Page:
We must get over this obsession with penny-pinching, this fixation with the price of things rather than their value. If we want a civilised country rather than one where it’s every man for himself (and every woman and child too, although they’ll tend to come off worse), we have to pay, much as is the case if we want our bins emptied, our streets cleaned and our roads repaired. It’s no use being outraged every time someone dies of neglect in an NHS unit or is killed by their stressed-out sole carer: the support has to be there, and we need to do research so as to make it more effective, and that will cost money too. This attitude did not start with the coalition’s austerity measures; it was already in place under New Labour, which repeatedly pandered to the corporate press and tried to impress people that it was not a “tax and spend” party. Austerity fed off attitudes that were already there. And it is depressing that Labour have pledged commitment to maintain austerity and not to reverse the Tories’ welfare cuts despite there never having been a popular mandate for them. If we want an end to neglected pockets of bad care in the NHS, we have to pay.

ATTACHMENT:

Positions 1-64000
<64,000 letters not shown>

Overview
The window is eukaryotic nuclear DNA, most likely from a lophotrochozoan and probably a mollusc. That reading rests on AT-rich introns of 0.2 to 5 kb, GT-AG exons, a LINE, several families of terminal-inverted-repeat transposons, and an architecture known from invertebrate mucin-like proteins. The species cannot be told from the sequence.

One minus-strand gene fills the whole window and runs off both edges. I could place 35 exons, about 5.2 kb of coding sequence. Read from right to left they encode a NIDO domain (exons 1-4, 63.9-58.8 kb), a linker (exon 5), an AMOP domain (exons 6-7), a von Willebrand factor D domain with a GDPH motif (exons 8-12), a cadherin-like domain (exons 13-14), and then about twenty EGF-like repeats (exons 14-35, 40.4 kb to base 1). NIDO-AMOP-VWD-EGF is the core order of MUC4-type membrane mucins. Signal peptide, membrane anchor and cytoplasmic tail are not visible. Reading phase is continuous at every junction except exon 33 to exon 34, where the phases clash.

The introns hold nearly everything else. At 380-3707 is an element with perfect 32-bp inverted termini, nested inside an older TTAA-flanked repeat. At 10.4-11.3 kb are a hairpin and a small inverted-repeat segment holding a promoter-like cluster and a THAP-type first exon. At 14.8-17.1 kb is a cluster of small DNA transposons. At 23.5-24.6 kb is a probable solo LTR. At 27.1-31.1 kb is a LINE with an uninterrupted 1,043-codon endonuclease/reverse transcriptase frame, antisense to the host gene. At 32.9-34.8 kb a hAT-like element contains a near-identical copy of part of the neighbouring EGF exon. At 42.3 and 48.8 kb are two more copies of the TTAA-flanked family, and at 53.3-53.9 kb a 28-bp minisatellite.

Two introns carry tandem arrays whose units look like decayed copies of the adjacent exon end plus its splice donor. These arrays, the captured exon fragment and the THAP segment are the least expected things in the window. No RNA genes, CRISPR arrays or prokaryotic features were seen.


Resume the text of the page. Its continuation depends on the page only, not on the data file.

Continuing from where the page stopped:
Also this past week, there has been a review of the Deprivation of Liberty safeguards used to protect people with learning disabilities from being deprived of their right to liberty, as well as an important Supreme Court ruling that three people (two in Surrey, one in Cheshire) held with different degrees of security were subject to deprivation of liberty and their conditions were subject to the 2005 Mental Capacity Act and “living arrangements subjected to regular independent checks”, according to the Daily Telegraph’s report. One of the major problems with the implementation of the current safeguards is that people are often held against their or their former carers’ will (or both) and prevented from leaving, but with no legal deprivation of liberty authorisation, and have no access to an advocate because they have to be appointed by the same council that is holding them (see Mark Neary’s blog for more on this issue).